Talk of ‘revenge spending’ shows that Wordsworth’s warning that in ‘getting and spending, we lay waste our powers’ has never been more apt
‘Revenge spending’ is a term that appears to be bandied about knowingly by luxury goods industry pundits and analysts who predict that as lockdown lifts and life restarts there will be a sprint for Bond Street/Orchard Road/the Rue du Faubourg Saint-Honoré where we will sate ourselves in an orgy of acquisition. Sounds awful.
There is an opposing argument. There are those – if not you and me, gentle reader – for whom the past few years have been like an extended Saturday night in Sodom and Gomorrah. But during the recent period of mature reflection (and of course you and I, gentle reader, have been maturely reflecting rather slumping inertly in front of back-to-back streamed police procedurals), the vacuity of consumption has been revealed.
Don’t much like the sound of that either.
In case you had not noticed, I am a consumer, I love stuff, I think as human beings we are programmed that way: after all, materialism is what separates us from the beasts of the field and fowl of the air. But I will concede that, of late, we have been needing to consume rather more than usual to get the buzz.
Locked down in Shepherd’s Bush, I had a moment of Damascene clarity when I received a video call from James McBride. James is one of the great hoteliers of our time, having created Nihiwatu (now known as Nihi Sumba), which seems to be regularly voted the best hotel in the world. James has been travelling non-stop for the past few years, opening resorts and scouting some unexpected locations, including Haiti. But when he called me he was grounded, maturely reflecting on things around an open fire, the crashing of the ocean waves audible in the background.
He said to me that for the past five years, when he spoke to hoteliers and hotel owners, they were only keen to talk about what they were going to do next, rather than what they were doing at that moment. If we look around our lives, they are just the same. Think of summer holidays: remember them? I am old enough to recall a time when one went to a resort and stayed there. The 21st-century pattern is to flit restlessly from Mykonos to Ibiza, to Capri, to Sardinia, to Saint-Tropez, to Comporta, to Montenegro… in other words to be constantly making plans to be somewhere else. Instant gratification is no longer enough, so we seek it in advance, on account so to speak, in future experiences and acquisitions.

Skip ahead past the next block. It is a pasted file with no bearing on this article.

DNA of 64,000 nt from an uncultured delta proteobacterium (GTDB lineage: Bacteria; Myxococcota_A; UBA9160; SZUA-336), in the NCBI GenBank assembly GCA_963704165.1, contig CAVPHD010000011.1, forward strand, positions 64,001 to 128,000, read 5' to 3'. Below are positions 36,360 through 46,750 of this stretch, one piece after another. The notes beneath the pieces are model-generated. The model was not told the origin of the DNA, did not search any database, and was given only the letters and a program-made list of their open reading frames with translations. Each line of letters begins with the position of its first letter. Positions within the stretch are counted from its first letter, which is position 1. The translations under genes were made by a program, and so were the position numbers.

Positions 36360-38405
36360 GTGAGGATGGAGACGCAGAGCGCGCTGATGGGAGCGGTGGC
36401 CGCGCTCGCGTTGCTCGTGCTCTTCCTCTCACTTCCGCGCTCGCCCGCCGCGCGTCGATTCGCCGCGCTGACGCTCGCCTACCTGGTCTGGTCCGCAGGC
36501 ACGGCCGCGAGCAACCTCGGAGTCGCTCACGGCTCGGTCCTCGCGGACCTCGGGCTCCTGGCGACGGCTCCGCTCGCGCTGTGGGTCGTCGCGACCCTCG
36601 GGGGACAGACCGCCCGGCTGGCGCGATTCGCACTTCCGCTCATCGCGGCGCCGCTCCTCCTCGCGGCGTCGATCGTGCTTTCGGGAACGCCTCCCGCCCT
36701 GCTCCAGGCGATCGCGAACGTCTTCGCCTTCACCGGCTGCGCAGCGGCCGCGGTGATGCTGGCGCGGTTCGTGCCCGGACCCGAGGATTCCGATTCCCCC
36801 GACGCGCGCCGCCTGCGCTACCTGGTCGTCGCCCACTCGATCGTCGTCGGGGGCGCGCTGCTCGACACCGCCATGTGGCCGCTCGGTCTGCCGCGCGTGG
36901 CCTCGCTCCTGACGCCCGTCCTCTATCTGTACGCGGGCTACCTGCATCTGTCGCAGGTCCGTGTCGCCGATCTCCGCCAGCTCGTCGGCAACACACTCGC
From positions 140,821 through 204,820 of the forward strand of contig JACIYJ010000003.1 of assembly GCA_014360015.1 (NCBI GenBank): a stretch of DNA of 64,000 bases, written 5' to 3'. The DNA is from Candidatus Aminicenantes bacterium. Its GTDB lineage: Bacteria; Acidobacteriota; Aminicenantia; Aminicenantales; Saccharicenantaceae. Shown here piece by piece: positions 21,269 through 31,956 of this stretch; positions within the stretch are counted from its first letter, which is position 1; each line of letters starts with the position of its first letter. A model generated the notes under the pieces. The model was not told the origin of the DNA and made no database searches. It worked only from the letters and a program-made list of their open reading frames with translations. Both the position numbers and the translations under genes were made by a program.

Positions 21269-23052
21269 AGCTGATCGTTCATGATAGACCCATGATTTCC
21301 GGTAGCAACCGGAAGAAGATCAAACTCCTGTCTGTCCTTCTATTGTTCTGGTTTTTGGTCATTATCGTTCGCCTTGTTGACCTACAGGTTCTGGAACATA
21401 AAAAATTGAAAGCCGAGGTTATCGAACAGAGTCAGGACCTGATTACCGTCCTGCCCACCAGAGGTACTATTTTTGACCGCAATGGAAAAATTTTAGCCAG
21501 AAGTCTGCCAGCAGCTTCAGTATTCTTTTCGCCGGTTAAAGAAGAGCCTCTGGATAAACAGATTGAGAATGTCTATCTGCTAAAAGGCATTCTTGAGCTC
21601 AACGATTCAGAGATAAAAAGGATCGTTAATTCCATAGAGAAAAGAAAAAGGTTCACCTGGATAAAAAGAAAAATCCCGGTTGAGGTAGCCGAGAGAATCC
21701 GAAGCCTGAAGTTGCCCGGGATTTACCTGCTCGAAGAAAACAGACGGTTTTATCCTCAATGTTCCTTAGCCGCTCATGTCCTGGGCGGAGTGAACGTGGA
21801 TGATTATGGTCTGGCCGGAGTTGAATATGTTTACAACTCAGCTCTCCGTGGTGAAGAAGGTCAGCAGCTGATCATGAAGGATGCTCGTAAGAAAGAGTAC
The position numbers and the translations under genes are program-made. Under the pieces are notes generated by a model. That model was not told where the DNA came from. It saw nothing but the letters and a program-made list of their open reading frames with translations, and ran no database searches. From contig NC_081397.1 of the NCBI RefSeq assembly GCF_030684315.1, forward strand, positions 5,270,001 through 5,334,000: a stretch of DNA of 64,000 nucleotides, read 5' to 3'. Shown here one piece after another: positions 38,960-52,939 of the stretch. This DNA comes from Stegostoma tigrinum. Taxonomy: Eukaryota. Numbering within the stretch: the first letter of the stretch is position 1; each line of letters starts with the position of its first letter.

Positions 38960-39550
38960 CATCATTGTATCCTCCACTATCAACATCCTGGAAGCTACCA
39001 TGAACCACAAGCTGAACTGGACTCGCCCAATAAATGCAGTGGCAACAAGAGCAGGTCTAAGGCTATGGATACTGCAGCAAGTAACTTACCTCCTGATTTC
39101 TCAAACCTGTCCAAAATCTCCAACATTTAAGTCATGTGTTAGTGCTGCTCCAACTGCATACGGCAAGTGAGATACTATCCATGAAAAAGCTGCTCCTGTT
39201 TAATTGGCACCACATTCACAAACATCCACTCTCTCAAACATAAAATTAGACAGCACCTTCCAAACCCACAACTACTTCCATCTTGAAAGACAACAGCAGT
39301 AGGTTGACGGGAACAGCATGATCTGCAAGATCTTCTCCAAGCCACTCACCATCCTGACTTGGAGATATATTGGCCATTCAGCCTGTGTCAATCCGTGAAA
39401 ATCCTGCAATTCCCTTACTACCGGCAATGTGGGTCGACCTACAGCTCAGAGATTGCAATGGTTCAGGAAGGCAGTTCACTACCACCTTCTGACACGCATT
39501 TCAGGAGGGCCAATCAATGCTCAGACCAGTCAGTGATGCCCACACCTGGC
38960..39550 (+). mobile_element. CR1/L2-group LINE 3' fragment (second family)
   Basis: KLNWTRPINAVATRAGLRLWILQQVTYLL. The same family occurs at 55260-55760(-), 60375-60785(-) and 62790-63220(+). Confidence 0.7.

It brings to mind Wordsworth’s warning that in ‘getting and spending, we lay waste our powers’. To a certain extent we have become like the donkey with the carrot dangling in front of it. I am guilty of it myself, whether the carrot happens to be a tweed sports coat in a particularly expressive check, or a new watch with a waiting list stretching into the next century.
Of course I like new things, but I do not want to be so desperate for the next thing that I forget to take pleasure in what I have already. To focus excessively on what we want next is to say that what we have already acquired is not really that good – and I like to think that I have reasonable taste and a discriminating eye.
In short, I want my stuff to mean something, and not just to me.
For those of us who are not Alexander the Great or Napoleon, what we possess is often how we make our small mark on history. I don’t often reference the oeuvre of JK Rowling, but possessions are a little like a benign version of a horcrux: vessels in which we send our emotions down the generations, aide-memoires to remind those living when we are not that we too once trod the earth.
And I am not sure I want to be remembered by a bit of branded tat bought in a frenzy of revenge spending. I don’t know what I will be thinking on my deathbed, but as I pass into eternity and my soul (should I find I possess one after all) parts company with my body, I doubt my final sentient thought will be that I regret not having gone revenge spending. Revenge for what and against whom? It’s not as if Covid-19 is going to notice that we went shopping.
Main image courtesy of the University of Texas Libraries, The University of Texas at Austin
This piece first appeared in issue 74 of Spear’s, available now. Click here to buy a copy and subscribe
‘We will probably emerge with more evenly shared economies’ – Lord Jim O’Neill on the impact of coronavirus